Theatre group takes on Colten Boushie’s killing in documentary play Reasonable Doubt
Saskatoon-based theatre artist Joel Bernbaum wanted to make a work about Indigenous and non-Indigenous relations in his province; call it a truthful play about reconciliation.
A journalism school graduate and playwright, Bernbaum set out to create a piece of verbatim theatre, where the script is created entirely from actual things people have said – kind of like a documentary for the stage. Bernbaum did the first 50 interviews in 2015, funded by the Saskatchewan Arts Board Independent Artists program, and then he was commissioned by Persephone Theatre to continue the project. But where Bernbaum had hoped for truthful disclosures and real emotion – anger, grief, whatever – the responses he received were instead mostly banal.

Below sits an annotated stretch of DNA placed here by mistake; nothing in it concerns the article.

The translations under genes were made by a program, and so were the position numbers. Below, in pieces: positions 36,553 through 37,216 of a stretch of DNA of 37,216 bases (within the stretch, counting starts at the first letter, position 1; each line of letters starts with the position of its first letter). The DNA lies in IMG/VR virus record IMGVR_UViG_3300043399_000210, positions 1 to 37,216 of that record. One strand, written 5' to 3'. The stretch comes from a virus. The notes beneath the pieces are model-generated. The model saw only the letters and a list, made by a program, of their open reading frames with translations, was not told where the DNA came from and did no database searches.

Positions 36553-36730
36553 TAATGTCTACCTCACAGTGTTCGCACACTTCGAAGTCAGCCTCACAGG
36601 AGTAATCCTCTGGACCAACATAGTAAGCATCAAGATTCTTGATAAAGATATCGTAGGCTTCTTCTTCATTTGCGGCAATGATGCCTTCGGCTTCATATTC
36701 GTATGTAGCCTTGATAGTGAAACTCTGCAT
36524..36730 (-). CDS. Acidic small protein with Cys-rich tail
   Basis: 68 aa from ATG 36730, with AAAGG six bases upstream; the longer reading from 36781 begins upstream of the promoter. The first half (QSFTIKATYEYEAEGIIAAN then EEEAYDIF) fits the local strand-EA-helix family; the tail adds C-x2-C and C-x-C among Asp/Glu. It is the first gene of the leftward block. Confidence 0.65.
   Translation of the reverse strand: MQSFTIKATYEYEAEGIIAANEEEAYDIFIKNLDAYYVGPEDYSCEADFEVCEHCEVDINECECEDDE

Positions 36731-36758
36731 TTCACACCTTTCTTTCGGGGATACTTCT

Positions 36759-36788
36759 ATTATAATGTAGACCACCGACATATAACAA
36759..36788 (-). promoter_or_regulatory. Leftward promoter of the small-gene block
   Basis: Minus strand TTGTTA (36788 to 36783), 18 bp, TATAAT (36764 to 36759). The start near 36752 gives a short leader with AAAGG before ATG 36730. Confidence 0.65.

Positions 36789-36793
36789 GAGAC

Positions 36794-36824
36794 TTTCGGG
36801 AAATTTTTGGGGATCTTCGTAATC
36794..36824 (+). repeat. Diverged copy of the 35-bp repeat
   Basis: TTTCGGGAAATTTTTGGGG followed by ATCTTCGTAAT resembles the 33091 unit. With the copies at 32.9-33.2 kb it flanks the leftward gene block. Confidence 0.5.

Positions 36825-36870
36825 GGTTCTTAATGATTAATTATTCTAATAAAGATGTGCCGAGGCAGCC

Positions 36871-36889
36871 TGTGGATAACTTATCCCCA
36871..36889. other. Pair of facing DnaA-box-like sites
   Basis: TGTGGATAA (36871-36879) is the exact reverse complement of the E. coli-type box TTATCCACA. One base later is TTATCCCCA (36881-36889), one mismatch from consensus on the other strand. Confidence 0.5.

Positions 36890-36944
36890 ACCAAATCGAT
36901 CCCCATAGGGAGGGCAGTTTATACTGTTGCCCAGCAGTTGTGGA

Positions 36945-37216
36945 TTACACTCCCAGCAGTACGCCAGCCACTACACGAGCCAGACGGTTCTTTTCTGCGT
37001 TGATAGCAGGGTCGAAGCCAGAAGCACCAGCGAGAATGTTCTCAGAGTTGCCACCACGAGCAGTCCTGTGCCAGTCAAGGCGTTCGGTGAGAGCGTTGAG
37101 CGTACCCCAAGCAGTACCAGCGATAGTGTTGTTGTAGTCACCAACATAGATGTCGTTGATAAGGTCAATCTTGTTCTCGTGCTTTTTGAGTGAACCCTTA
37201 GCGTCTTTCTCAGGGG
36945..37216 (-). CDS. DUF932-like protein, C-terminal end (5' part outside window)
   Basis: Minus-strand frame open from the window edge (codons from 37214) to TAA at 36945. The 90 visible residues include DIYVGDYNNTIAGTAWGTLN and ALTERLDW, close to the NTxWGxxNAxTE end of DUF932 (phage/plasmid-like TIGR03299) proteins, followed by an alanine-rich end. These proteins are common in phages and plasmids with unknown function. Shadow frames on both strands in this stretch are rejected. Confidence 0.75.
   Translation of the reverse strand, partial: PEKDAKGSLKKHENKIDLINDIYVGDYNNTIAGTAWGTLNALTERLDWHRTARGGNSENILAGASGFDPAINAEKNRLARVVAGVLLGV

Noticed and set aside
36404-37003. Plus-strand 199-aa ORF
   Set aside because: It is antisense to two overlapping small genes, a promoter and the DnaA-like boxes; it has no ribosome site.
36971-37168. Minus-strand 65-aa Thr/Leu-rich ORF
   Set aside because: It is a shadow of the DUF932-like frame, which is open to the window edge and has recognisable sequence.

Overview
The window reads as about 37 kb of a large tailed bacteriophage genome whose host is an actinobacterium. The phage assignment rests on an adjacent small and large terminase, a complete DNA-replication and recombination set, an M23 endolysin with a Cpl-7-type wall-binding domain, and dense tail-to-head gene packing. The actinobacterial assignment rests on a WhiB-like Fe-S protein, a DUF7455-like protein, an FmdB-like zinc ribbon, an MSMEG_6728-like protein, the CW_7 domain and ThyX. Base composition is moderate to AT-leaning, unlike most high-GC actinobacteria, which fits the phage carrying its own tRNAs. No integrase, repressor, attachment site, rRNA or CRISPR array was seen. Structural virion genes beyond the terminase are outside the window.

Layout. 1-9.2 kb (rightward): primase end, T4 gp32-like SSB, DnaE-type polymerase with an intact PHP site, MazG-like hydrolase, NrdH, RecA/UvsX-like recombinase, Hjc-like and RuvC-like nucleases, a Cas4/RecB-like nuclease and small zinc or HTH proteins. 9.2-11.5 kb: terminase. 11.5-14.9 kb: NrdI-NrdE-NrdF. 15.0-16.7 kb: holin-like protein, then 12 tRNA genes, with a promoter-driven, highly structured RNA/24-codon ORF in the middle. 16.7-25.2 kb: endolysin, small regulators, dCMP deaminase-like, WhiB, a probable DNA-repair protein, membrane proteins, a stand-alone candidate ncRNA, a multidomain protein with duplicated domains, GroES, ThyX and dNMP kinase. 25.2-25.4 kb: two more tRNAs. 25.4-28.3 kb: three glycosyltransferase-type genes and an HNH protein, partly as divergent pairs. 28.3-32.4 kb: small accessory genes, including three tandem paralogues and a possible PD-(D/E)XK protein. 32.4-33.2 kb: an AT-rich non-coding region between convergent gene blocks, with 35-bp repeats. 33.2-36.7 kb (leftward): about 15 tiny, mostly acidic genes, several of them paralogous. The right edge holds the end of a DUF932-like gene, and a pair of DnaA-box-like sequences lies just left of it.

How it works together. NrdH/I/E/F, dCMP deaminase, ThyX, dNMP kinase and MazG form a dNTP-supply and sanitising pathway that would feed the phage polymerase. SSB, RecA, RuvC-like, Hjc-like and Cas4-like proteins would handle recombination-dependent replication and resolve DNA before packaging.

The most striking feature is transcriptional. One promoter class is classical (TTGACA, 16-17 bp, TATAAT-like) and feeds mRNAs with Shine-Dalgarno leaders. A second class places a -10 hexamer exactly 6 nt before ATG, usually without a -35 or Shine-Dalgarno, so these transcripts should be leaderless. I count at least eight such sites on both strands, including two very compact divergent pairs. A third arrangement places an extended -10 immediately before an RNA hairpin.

Things like: “Oh yes, there are some challenges, but we’re getting along,” recalls his creative collaborator on this project, Yvette Nolan.
“Everyone was willing to talk and everyone was polite,” Bernbaum says.
“And then Colten Boushie drove onto that farm.”
On Aug. 9, 2016, Boushie, a young Cree man from the Red Pheasant First Nation, was shot and killed on a Saskatchewan farm belonging to Gerald Stanley. Boushie, 22, was shot at close range in the back of the head. Stanley, who is white, testified that it had been a freak accident, that the gun went off accidentally after he had fired two warning shots.
Stanley was charged with second-degree murder. On Feb. 9, 2018, Stanley was found not guilty of second-degree murder or manslaughter – by an all-white jury. The courtroom – the country – erupted. The deeply upsetting case polarized and galvanized Canadians.
Those polite interviews? “They got really real,” says the show’s other co-creator, Lancelot Knight.